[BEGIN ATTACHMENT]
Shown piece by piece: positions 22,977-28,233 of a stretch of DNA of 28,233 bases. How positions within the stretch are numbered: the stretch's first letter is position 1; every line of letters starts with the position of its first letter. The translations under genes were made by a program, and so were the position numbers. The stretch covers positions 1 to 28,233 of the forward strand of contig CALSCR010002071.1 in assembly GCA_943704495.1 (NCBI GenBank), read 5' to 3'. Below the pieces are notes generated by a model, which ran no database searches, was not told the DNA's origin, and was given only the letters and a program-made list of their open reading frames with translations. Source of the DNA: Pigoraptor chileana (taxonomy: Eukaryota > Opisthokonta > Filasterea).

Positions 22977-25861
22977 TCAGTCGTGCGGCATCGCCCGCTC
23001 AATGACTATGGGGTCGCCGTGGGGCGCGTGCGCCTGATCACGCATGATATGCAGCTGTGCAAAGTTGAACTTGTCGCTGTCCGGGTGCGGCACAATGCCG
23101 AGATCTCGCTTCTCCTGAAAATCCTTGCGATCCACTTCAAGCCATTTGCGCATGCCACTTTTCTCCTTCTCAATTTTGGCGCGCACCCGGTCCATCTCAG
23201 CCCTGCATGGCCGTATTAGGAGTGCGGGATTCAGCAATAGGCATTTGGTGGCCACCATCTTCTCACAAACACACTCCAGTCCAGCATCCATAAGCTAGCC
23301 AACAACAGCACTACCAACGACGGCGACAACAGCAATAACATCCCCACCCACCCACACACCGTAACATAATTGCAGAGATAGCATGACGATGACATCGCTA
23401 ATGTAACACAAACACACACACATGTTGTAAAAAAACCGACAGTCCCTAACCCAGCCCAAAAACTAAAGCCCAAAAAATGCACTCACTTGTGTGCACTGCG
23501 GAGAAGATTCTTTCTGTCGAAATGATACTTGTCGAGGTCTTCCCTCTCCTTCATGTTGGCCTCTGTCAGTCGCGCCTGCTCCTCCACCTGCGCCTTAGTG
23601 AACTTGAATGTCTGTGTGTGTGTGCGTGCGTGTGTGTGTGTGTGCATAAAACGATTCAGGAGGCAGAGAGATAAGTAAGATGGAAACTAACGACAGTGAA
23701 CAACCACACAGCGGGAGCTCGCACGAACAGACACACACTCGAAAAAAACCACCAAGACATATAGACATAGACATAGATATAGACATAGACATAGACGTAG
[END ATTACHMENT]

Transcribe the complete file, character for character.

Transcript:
Shown piece by piece: positions 22,977-28,233 of a stretch of DNA of 28,233 bases. How positions within the stretch are numbered: the stretch's first letter is position 1; every line of letters starts with the position of its first letter. The translations under genes were made by a program, and so were the position numbers. The stretch covers positions 1 to 28,233 of the forward strand of contig CALSCR010002071.1 in assembly GCA_943704495.1 (NCBI GenBank), read 5' to 3'. Below the pieces are notes generated by a model, which ran no database searches, was not told the DNA's origin, and was given only the letters and a program-made list of their open reading frames with translations. Source of the DNA: Pigoraptor chileana (taxonomy: Eukaryota > Opisthokonta > Filasterea).

Positions 22977-25861
22977 TCAGTCGTGCGGCATCGCCCGCTC
23001 AATGACTATGGGGTCGCCGTGGGGCGCGTGCGCCTGATCACGCATGATATGCAGCTGTGCAAAGTTGAACTTGTCGCTGTCCGGGTGCGGCACAATGCCG
23101 AGATCTCGCTTCTCCTGAAAATCCTTGCGATCCACTTCAAGCCATTTGCGCATGCCACTTTTCTCCTTCTCAATTTTGGCGCGCACCCGGTCCATCTCAG
23201 CCCTGCATGGCCGTATTAGGAGTGCGGGATTCAGCAATAGGCATTTGGTGGCCACCATCTTCTCACAAACACACTCCAGTCCAGCATCCATAAGCTAGCC
23301 AACAACAGCACTACCAACGACGGCGACAACAGCAATAACATCCCCACCCACCCACACACCGTAACATAATTGCAGAGATAGCATGACGATGACATCGCTA
23401 ATGTAACACAAACACACACACATGTTGTAAAAAAACCGACAGTCCCTAACCCAGCCCAAAAACTAAAGCCCAAAAAATGCACTCACTTGTGTGCACTGCG
23501 GAGAAGATTCTTTCTGTCGAAATGATACTTGTCGAGGTCTTCCCTCTCCTTCATGTTGGCCTCTGTCAGTCGCGCCTGCTCCTCCACCTGCGCCTTAGTG
23601 AACTTGAATGTCTGTGTGTGTGTGCGTGCGTGTGTGTGTGTGTGCATAAAACGATTCAGGAGGCAGAGAGATAAGTAAGATGGAAACTAACGACAGTGAA
23701 CAACCACACAGCGGGAGCTCGCACGAACAGACACACACTCGAAAAAAACCACCAAGACATATAGACATAGACATAGATATAGACATAGACATAGACGTAG